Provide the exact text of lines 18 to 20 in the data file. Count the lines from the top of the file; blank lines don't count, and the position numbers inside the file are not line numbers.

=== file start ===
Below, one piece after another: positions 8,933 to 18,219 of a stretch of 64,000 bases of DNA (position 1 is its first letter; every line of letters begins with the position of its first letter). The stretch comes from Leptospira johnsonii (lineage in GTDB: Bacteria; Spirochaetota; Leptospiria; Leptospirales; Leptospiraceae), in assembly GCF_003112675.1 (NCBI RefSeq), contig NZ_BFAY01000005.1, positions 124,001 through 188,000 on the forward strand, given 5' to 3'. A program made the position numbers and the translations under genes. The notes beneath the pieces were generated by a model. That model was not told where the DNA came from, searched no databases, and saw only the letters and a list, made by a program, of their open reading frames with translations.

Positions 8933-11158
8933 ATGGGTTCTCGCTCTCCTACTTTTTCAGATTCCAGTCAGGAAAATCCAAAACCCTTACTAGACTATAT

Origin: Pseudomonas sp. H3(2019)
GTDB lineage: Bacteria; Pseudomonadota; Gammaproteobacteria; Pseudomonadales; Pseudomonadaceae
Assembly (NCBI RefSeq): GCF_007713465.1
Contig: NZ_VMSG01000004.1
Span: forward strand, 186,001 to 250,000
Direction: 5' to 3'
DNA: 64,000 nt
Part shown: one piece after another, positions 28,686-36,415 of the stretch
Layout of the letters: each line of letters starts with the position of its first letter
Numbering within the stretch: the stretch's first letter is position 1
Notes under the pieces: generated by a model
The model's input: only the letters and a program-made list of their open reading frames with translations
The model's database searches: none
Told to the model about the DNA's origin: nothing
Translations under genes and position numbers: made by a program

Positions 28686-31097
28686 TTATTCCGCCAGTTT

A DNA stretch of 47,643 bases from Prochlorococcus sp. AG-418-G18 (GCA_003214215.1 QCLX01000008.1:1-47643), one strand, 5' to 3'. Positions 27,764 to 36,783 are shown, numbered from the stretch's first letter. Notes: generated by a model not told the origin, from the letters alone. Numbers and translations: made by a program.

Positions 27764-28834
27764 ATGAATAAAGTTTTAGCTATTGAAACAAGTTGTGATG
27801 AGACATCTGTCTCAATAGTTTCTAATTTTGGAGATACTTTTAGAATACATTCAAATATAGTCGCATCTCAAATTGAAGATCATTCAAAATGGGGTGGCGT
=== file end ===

Translations under genes and position numbers: made by a program

Positions 28686-31097
28686 TTATTCCGCCAGTTT